Cybersecurity for Endpoint Devices
Communications networks by their very nature allow for the interconnection of computing devices and software applications across both private and public networks. The openness in which modern networks operate has allowed for extraordinary access to data and information that touches nearly every aspect of our lives. However, this access does not come without its pitfalls.
In the case of commercial building installations, the network is mainly relied upon to deliver information services to its users, but is increasingly being utilized to facilitate occupant safety, comfort and productivity through various network-based subsystems. As more and more IP-enabled devices connect to the network, it becomes increasingly vulnerable to cyberattacks from hackers, malware and other advanced persistent threats (APT). Understanding the network attack surface or points of entry into the network is critical to developing a sound cybersecurity strategy.
Video: Cybersecurity for Endpoint Devices
Traditional endpoint security has primarily applied to computing devices, such as laptops, servers, mobile phones and storage appliances that attach to an enterprise network. Industry best practices and solutions are well established for endpoint security as it relates to these computing devices, but sensors, surveillance cameras, access control and lighting systems that can provide entry into the network for a cyberattack represent a new class of products that deserve attention as well. In our TECHbrief on cybersecurity and the impact on operational technologies, we discussed how information technology and operational technology teams must work together to assess and mitigate risk.
As discussed in that TECHbrief, there are basic measures that can be taken to improve endpoint security, such as inventory and control of hardware assets, controlled use of administrative privileges and secure configuration practices. However, advanced solutions are being developed to better address the needs of IoT endpoint devices. For example, rather than treat cyber threats as a singular static event, advanced analytics platforms can integrate intelligence gathered from multiple sources, including firewalls, gateways and endpoint devices, that can dynamically adapt network security resources to address potential breaches in a more integrated fashion.
There are both hardware and software solutions available that can be used together to help ensure your endpoint devices do not become vulnerabilities on your network. Hardware options include deep packet inspection appliances and inline blocking tools, which allow you to set traffic rules to allow only appropriate communication flows through to your network. Hardware solutions like these, which act as gatekeepers for your network, are especially important for devices that aren’t in a secured environment or are considered mission critical. Watch the video above to see how both hardware and software can be installed to protect your endpoint devices.
You should also be utilizing security software, such as a syslog manager, which allows your IT team to routinely review the system log files for each device on your network. The syslog keeps track of all the “events” that occur on your network, including who has attempted to log onto the network. The data collected in syslog files reveals patterns of what normal communications with your network look like and can flag communication that is out of the ordinary and could signal an attack. You can set permissions for which communications are allowed, and either prevent all other communications or flag it as an anomaly for your review.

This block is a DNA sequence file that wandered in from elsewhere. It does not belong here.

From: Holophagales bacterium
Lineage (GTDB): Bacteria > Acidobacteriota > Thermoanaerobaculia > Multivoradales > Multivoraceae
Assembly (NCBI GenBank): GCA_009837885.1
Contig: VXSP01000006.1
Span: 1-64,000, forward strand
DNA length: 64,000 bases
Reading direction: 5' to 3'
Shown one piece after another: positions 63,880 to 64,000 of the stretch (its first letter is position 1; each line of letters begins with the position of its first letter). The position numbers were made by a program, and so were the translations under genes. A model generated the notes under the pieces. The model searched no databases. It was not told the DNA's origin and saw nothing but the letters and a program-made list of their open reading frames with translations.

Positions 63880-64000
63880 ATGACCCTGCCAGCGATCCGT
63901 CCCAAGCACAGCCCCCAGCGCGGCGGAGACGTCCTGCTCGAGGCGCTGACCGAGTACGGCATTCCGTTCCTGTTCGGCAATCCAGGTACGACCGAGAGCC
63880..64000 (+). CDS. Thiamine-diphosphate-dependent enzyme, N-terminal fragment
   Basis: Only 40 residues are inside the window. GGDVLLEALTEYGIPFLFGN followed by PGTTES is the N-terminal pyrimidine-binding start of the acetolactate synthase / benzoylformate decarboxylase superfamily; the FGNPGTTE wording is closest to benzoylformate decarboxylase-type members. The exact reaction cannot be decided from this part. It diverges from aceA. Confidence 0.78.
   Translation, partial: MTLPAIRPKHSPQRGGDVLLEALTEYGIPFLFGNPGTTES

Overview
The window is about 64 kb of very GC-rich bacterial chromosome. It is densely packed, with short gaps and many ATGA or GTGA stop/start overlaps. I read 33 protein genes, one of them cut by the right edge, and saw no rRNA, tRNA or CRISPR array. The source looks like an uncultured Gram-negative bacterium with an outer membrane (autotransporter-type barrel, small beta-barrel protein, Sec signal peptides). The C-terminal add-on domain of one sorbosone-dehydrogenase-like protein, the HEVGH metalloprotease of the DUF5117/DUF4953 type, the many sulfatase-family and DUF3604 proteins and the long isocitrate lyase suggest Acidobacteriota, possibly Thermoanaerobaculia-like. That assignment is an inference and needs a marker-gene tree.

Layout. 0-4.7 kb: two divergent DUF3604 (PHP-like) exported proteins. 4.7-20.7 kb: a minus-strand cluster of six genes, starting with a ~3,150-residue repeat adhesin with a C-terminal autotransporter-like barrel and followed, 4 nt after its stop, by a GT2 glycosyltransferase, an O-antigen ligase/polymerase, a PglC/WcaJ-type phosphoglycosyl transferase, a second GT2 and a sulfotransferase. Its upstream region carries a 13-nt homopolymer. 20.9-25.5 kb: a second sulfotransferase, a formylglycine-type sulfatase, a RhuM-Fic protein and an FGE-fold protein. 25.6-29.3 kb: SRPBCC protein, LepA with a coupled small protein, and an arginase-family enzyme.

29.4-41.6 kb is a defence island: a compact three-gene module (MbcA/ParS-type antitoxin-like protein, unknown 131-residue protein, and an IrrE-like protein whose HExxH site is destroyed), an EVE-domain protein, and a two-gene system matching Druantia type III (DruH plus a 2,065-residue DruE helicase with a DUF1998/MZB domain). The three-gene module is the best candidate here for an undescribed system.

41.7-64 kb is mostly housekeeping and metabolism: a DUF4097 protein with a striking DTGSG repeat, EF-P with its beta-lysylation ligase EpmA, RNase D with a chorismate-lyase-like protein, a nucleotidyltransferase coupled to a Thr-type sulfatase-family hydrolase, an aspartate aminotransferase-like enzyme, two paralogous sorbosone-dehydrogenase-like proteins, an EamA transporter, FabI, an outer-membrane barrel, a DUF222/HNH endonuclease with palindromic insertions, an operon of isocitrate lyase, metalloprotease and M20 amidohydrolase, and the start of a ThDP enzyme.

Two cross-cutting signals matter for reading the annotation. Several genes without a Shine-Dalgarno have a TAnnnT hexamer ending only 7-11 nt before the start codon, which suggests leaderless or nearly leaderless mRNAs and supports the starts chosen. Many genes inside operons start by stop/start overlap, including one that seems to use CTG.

Additional tools to help thwart an attack would be intrusion detection software, change management and vulnerability scanners. At minimum, your IT team would require Simple Network Management protocol (SNMP) version 3, which is an application-layer protocol used to manage and monitor network devices and their functions. SNMP has been around for as long as networks have, but the first couple versions had vulnerabilities, so ensure you are using version 3. While a syslog will continually update the database, with SNMP you must manually query the device to get the data. SNMP also cannot alert you when an anomaly or suspicious event occurs on the network.
While cybersecurity is an ongoing process at every level of your organization, you can be in a better position to thwart an attack by working with your IT team from the very beginning. They will be able to assist in the technology selection process by evaluating security measures put in place by the device manufacturer. Many endpoint devices still don’t allow access to syslogs, which should be a warning sign that cybersecurity was not top of mind during product development. However, as commercial building environments attach more devices to enterprise networks, manufacturers will be more vigilant and endpoint security will become more advanced. You can learn more about cybersecurity best practices in this TECHbrief on cybersecurity and the impact on operational technologies or by contacting an expert.